Should Airplanes Flap Wings?
(Should machine processing of sensory data take inspiration from nature?)
Hynek Hermansky, IDIAP Research Institute
May 3, 2007
Nature's sensory systems, their corresponding processing modules, and, in some cases (such as speech) also the structure of message-carrying sensory data, have all co-evolved to ensure survival of their respective species, and hence reached a high level of effectiveness. Therefore, we argue that human-like processing often represents the most effective engineering processing for sensory data. However, we also argue that such human-like processing does not (and perhaps should not) be derived by indiscriminate emulation of all mechanisms and properties of biological systems. Rather, we think that our designs should selectively apply key human-like concepts that address the particular weaknesses of artificial algorithms, and that have not yet fully evolved in the course of the historical evolution of speech technology. We also show that these concepts may sometimes directly emerge in the course of optimizing performance of the machine algorithms on target data. The approach will be illustrated on a several specific examples of algorithms that are currently being successfully used in main stream applications.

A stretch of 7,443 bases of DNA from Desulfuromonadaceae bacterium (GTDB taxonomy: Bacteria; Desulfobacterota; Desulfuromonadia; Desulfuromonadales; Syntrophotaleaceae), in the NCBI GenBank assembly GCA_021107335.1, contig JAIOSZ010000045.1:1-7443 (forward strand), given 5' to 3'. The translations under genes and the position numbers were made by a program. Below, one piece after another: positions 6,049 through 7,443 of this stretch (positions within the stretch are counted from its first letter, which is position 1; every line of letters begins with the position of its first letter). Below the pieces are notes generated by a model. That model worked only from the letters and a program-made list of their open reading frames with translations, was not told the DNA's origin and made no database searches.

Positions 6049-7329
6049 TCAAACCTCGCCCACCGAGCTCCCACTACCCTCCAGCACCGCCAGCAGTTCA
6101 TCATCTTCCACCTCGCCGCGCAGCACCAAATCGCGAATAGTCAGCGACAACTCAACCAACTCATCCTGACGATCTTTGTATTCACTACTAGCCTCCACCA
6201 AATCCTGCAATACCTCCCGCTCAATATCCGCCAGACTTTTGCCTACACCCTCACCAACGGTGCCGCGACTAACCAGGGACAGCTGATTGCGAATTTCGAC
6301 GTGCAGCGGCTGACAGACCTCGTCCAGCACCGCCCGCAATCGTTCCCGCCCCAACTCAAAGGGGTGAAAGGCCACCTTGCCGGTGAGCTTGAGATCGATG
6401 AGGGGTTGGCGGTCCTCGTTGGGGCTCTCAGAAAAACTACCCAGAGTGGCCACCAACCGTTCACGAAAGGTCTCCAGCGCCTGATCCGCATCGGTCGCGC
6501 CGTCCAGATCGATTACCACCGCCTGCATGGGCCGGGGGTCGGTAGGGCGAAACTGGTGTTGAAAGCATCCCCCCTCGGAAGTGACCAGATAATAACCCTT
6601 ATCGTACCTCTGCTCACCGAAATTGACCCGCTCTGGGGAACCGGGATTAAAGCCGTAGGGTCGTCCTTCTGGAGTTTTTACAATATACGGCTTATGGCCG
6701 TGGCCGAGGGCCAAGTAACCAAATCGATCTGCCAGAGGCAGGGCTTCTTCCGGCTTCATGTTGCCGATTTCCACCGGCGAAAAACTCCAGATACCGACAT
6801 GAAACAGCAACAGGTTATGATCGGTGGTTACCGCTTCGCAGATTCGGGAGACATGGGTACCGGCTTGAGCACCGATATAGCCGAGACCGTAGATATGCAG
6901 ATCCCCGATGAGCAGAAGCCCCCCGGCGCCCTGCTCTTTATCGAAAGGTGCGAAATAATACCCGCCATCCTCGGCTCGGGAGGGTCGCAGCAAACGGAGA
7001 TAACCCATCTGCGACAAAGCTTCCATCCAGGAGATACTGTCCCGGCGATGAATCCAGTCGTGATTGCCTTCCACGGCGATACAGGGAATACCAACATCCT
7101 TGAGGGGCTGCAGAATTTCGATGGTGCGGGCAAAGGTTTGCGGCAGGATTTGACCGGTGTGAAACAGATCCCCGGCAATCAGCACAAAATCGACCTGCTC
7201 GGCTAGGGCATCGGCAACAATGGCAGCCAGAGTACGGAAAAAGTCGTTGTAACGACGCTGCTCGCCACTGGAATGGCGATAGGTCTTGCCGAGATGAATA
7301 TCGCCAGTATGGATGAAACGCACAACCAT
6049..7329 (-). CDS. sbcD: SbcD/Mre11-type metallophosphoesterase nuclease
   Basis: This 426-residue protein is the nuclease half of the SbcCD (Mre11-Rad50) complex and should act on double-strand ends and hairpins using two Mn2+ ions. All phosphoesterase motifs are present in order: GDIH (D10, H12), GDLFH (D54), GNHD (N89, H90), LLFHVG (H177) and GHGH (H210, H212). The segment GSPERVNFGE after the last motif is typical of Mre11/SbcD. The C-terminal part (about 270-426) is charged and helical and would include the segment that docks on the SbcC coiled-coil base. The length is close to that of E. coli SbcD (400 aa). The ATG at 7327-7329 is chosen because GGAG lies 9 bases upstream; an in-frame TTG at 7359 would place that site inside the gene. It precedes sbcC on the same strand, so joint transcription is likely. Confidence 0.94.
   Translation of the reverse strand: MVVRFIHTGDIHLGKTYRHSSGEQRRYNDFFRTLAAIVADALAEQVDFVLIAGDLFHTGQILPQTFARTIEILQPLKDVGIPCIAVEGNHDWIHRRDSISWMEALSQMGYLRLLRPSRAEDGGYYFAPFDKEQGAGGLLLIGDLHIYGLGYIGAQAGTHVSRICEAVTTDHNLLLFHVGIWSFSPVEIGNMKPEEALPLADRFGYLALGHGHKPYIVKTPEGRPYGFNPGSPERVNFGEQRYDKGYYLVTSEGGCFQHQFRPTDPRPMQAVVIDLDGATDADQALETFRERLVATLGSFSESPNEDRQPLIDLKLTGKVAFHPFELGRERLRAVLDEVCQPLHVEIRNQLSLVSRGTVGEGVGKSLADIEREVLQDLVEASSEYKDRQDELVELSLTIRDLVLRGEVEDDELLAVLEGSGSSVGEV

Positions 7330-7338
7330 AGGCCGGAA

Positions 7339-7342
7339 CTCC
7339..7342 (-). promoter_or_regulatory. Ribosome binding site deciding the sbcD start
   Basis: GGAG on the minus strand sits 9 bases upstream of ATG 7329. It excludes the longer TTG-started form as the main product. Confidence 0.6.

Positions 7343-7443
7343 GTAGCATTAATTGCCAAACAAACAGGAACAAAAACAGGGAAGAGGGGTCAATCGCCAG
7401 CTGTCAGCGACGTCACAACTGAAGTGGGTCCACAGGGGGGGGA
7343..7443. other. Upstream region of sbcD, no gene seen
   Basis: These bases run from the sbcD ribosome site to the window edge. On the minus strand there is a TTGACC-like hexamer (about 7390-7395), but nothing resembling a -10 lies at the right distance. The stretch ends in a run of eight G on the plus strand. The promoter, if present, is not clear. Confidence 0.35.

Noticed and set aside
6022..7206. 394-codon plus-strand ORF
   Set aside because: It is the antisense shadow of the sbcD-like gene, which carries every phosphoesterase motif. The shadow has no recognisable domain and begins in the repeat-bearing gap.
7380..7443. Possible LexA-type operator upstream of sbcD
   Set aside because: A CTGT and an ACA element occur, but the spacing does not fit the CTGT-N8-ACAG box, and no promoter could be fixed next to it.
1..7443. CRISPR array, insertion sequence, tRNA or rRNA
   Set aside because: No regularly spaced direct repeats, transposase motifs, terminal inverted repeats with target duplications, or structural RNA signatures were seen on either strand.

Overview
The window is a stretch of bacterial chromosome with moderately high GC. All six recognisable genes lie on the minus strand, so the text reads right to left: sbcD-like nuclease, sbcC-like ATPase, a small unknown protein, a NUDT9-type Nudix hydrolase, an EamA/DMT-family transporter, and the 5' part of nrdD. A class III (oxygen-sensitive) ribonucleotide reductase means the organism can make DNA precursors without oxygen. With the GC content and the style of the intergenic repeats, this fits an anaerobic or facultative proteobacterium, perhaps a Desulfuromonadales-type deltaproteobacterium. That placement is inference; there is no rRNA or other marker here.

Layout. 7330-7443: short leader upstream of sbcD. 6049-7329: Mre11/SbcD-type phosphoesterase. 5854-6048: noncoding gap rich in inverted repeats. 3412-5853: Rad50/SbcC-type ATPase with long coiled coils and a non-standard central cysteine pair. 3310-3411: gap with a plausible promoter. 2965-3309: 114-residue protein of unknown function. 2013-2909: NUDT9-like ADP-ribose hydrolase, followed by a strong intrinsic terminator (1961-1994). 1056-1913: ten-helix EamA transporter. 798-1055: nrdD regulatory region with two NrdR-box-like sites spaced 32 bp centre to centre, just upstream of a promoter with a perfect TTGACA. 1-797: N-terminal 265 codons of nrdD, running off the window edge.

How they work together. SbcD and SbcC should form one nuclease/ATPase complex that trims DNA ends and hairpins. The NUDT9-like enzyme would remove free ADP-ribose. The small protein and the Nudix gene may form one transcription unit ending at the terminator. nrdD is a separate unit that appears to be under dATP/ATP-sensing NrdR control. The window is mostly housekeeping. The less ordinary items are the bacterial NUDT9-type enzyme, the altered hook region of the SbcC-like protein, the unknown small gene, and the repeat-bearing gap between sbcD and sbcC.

Hynek Hermansky is a Director of Research at the IDIAP Research Institute Martigny and a Professor at the Swiss Federal Institute of Technology at Lausanne, Switzerland (among a number of other mostly unpaid affiliations). He has been working in speech processing for over 30 years, previously as a Research Fellow at the University of Tokyo, a Research Engineer at Panasonic Technologies in Santa Barbara, California, a Senior Member of Research Staff at U S WEST Advanced Technologies, and a Professor and Director of the Center for Information Processing at the OGI School of the Oregon Health and Sciences University, Portland, Oregon.